Ed Cunningham, a veteran football analyst for ESPN and ABC, at home in Long Beach, Calif., Aug. 23, 2017. Cunningham may be the first high-profile broadcaster to step away from football over concerns over player health. “It’s changing for all of us,” he said. “I don’t currently think the game is safe for the brain. And oh, by the way, I’ve had teammates who have killed themselves. Dave Duerson put a shotgun to his chest so we could study his brain.”
Ed Cunningham, a veteran football analyst for ESPN and ABC, at home in Long Beach, Calif., Aug. 23, 2017. Cunningham may be the first high-profile broadcaster to step away from football over concerns over player health. “It’s changing for all of us,” he said. “I don’t currently think the game is safe for the brain. And oh, by the way, I’ve had teammates who have killed themselves. Dave Duerson put a shotgun to his chest so we could study his brain.” EMILY BERL NYT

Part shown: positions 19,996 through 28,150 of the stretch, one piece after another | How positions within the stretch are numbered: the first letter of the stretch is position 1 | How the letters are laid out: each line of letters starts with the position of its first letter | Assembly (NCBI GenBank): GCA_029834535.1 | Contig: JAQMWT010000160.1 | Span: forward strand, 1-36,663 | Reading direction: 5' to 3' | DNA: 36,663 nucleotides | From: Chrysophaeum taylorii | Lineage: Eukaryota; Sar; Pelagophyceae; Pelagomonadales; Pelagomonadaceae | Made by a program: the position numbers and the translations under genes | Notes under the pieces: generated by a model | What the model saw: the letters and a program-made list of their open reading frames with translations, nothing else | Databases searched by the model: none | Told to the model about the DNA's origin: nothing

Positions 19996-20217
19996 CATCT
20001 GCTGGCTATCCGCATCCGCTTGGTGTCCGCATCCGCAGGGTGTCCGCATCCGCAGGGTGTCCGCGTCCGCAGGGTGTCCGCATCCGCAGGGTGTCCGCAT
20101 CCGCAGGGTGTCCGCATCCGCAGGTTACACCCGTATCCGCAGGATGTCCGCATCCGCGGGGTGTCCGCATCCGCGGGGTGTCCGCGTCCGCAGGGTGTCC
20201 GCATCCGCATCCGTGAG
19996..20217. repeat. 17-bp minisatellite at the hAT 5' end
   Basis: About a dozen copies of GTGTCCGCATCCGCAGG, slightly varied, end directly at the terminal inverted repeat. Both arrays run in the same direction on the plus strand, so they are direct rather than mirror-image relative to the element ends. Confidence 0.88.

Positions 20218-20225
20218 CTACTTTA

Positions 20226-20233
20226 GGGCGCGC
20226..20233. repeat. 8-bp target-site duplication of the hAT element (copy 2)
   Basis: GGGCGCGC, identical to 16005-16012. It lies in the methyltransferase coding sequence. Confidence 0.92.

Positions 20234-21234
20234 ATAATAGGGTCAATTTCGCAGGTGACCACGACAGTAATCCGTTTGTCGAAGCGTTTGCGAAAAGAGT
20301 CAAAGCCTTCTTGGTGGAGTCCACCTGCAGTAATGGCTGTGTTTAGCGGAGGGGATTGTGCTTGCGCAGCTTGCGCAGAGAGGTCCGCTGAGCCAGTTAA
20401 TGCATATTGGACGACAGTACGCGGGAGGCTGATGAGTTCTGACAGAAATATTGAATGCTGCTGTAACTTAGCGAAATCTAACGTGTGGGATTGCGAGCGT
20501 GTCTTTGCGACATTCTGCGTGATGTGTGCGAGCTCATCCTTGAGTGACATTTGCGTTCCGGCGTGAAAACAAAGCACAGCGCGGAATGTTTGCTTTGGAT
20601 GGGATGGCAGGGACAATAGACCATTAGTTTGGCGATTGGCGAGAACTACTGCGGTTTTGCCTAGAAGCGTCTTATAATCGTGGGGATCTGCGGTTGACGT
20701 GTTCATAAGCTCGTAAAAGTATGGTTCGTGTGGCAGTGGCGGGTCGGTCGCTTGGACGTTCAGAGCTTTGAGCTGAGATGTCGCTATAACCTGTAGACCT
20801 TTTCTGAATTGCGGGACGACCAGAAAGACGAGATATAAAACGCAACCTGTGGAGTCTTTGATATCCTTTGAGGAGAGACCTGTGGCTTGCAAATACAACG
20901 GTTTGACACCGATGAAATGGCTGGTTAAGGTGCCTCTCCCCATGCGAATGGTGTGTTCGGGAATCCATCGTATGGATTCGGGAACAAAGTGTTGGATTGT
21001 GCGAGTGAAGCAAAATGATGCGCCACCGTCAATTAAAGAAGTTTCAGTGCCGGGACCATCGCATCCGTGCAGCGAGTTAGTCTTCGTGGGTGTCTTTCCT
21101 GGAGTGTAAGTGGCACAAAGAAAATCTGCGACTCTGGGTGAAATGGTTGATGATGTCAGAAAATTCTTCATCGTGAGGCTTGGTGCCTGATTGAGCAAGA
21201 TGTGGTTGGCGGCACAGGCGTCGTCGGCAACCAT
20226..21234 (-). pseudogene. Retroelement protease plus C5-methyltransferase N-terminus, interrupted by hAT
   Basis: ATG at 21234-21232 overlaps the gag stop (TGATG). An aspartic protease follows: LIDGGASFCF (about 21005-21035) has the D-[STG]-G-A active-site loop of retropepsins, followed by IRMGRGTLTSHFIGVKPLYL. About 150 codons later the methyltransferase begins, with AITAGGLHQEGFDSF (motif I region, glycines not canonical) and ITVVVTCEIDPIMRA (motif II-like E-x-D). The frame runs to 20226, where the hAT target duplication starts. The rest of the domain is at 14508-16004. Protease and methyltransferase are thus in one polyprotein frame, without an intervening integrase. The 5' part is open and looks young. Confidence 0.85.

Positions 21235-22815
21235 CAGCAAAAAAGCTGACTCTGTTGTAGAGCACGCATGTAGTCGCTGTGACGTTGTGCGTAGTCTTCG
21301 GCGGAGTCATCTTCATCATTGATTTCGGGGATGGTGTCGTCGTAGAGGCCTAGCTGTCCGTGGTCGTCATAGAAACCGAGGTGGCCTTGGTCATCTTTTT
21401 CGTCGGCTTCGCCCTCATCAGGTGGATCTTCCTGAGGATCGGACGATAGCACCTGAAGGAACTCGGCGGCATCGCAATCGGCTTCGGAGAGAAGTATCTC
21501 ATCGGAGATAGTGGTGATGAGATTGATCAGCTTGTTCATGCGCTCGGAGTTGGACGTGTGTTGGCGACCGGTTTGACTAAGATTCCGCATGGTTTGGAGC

Ed Cunningham, a veteran football analyst for ESPN and ABC, at home in Long Beach, Calif., Aug. 23, 2017. Cunningham may be the first high-profile broadcaster to step away from football over concerns over player health. “It’s changing for all of us,” he said. “I don’t currently think the game is safe for the brain. And oh, by the way, I’ve had teammates who have killed themselves. Dave Duerson put a shotgun to his chest so we could study his brain.” EMILY BERL NYT

‘It’s unacceptable:’ ESPN college football analyst resigns over brain trauma concerns

August 30, 2017 12:25 PM